created seven water divisions based upon the drainage patterns of various rivers in
Colorado.
36


Figure 4.9. Water Divisions of Colorado.
Larimer County water sources. Larimer County is included within Water
Division 1 along with the Denver metropolitan area, Loveland, Longmont,
Greeley, Estes Park, Fort Collins, Fort Morgan, Sterling, Burlington, Wray and
Julesburg. This division consists of the drainage basins of the South Platte River,
the Big Laramie River, the Arikaree River, the north and south forks of the
Republican River, the Smokey Hill River, Sandy and Frenchman Creeks, and
their tributaries (Colorado Water, 2003). Larimer County benefits most from
37


the Cache La Poudre River and the Big Thompson River. Important irrigation
diversions from these rivers include ditches, canals and reservoirs.
Irrigation is an essential component to current and future agriculture in Northern
Colorado. Within Water Division 1 are 1.4 million irrigated acres of land, 540
major farm and ranch irrigation diversions, 370 reservoirs and 6,418 miles of
canals (Water, 2002).
By their early priority entitlement, agricultural users are permitted to use a like
amount to the use first appropriated. Since irrigation accounts for 94 percent of
the consumptive water use in the State of Colorado (Estimating Use, 1995),
municipalities identify the potential to convert agricultural water to feed growing
population pressures. Agriculture can not survive without water. Municipalities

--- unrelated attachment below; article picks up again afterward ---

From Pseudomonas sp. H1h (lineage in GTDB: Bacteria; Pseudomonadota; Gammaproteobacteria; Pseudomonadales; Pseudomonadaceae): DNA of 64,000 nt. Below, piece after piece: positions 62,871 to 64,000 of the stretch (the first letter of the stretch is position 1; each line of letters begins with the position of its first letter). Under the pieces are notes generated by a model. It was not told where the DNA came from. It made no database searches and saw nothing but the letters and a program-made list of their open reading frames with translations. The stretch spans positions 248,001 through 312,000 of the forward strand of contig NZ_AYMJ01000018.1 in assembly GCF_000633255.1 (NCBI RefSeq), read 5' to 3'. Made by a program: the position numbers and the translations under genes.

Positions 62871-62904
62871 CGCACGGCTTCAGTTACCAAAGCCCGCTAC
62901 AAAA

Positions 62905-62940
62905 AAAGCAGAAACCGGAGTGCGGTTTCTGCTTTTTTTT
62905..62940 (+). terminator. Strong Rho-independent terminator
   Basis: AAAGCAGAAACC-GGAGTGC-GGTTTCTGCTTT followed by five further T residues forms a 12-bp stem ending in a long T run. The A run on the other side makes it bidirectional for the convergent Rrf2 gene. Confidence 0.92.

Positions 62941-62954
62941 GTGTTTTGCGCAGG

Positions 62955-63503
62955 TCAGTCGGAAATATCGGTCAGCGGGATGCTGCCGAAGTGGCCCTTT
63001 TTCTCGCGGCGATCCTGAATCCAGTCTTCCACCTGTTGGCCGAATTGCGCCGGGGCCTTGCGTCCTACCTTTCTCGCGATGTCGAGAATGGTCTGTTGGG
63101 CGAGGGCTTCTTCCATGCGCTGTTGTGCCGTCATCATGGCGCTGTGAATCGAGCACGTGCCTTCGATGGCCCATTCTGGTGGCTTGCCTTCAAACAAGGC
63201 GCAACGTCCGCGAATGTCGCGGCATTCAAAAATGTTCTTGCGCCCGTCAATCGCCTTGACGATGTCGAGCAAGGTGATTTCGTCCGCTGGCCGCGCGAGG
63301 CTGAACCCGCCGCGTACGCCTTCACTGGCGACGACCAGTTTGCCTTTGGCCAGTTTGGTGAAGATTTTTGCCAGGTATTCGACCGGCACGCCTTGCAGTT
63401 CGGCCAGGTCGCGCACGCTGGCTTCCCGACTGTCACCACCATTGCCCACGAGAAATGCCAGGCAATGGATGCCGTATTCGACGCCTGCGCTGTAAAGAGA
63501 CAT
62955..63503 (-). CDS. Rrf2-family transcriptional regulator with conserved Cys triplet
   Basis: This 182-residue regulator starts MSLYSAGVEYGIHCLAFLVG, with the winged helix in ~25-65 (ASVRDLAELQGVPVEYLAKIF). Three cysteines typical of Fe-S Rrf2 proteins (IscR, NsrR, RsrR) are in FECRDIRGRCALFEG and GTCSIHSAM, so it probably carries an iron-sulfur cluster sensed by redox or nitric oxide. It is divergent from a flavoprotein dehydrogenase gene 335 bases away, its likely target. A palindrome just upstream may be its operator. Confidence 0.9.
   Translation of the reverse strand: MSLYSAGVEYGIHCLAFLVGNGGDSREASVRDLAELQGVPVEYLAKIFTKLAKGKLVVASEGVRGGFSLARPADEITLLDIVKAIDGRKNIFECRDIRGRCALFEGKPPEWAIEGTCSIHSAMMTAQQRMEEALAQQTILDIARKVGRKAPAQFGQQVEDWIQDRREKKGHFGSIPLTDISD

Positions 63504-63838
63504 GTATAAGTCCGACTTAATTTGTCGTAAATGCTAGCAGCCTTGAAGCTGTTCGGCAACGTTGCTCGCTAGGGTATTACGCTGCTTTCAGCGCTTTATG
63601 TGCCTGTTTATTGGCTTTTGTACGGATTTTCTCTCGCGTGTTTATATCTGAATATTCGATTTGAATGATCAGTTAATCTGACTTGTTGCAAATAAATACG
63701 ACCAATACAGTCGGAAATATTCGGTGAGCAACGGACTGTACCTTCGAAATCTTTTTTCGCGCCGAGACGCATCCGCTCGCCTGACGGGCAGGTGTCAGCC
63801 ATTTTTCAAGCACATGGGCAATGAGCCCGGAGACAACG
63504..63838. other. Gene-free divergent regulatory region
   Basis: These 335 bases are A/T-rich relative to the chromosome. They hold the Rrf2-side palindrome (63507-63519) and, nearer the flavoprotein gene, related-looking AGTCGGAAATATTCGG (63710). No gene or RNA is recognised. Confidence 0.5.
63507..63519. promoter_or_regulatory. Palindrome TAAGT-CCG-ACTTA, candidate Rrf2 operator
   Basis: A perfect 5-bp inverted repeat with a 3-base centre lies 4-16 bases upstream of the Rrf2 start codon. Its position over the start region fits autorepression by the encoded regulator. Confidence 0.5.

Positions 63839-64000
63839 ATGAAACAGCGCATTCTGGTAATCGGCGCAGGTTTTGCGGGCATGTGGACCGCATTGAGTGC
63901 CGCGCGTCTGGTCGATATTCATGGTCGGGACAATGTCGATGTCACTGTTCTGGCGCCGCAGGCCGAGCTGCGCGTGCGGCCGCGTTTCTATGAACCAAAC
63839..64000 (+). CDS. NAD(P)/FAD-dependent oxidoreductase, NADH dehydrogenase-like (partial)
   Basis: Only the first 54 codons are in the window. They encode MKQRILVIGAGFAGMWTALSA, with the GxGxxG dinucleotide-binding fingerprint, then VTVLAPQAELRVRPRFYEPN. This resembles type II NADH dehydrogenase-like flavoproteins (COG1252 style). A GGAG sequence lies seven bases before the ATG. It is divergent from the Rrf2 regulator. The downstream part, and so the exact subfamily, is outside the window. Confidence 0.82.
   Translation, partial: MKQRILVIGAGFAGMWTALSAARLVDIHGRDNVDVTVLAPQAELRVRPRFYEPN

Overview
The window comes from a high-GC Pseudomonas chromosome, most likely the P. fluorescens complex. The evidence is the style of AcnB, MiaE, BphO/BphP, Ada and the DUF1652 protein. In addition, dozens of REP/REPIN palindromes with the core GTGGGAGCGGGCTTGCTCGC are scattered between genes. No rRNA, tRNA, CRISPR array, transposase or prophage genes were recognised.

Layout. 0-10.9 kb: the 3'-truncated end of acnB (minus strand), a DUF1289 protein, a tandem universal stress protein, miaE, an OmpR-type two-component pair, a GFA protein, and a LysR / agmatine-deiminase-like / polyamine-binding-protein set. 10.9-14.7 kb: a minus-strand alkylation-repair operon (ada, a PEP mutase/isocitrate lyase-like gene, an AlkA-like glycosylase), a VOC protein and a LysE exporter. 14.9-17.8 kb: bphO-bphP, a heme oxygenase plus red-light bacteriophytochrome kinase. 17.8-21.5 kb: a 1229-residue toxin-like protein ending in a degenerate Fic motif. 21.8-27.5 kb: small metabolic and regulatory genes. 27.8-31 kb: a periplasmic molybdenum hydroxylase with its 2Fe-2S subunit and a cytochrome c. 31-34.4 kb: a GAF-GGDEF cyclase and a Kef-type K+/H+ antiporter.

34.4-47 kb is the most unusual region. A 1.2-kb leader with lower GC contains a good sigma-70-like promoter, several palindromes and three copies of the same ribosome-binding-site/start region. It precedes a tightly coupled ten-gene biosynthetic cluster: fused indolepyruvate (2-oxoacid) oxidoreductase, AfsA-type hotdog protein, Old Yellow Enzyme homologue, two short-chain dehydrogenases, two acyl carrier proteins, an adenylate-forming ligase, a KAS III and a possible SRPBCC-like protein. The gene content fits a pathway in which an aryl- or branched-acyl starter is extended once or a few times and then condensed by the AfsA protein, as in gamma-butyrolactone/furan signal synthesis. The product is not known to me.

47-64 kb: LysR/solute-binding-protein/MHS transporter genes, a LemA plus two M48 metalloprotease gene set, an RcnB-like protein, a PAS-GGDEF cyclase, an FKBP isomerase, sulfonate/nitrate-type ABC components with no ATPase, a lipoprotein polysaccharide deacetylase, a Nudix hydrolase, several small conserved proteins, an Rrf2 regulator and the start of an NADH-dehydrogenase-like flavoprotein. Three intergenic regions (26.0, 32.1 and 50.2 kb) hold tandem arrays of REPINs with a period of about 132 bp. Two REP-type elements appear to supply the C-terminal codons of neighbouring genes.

can not grow without new water sources and already struggle to accumulate
enough water to service current residents. The result is a competition between
municipalities and agricultural users for finite water supplies. The scarcity
encourages price increases. Price increases entice the conversion of agricultural
water and discourages the accumulation of water by agricultural producers.
Once an agricultural parcel is dried up significant expense and effort are
required to return that parcel to productive agriculture. As growth of the region
continues, cities and towns must either re-allocate water from agricultural uses or
construct new storage devises without causing injury to senior water users. It is
easier and more time efficient to acquire water from the agricultural sector. In
part, this is true due to the number of agricultural water owners willing to sell.
The current water market condition pronounces a future where land use will be
38


determined by who can afford the water. Nowhere, however, is the issue more
intense than in Larimer and Weld Counties (Putting Creativity, 2001). As
growth extends north along the Front Range, water in these two counties will
dictate future land use.
Local Support for Water Use and Agriculture
There is a fundamental desire for agriculture to remain a vibrant occupation on
the landscape, and therefore a general opposition of agriculture-to-urban water
transfers (Nichols, Murphy & Kenney, 2001). Unfortunately, water is cost
prohibitive to purchase. As an example, 1.00 share of North Poudre Irrigation
Company was selling for $44,000 during the winter of2003. That same share of
water cost $5,000 in 1998. A gap exists between the current market rate for water
and the current agricultural-use value for the same water. The opportunity cost of
an agricultural operator trying to replace lost water rights is too high and thus is a
barrier to operations. This supports the trend of operators to relocate to other,
more affordable areas.
A desire is present to maintain agriculture in Larimer County. A study conducted
in May 2001 by Colorado State University reported that nearly all respondents of
the survey felt that maintaining agricultural land and water in agricultural
production was very or moderately important (96.2 percent). The reasons
respondents felt retaining agriculture was for food and fiber production (81.6
percent) and open space and wildlife habitat (74.6 percent). 80 percent of
respondents indicated that the presence of agriculture in Colorado was very
important to the quality of life (Fix, Wallace & Bright, 2001).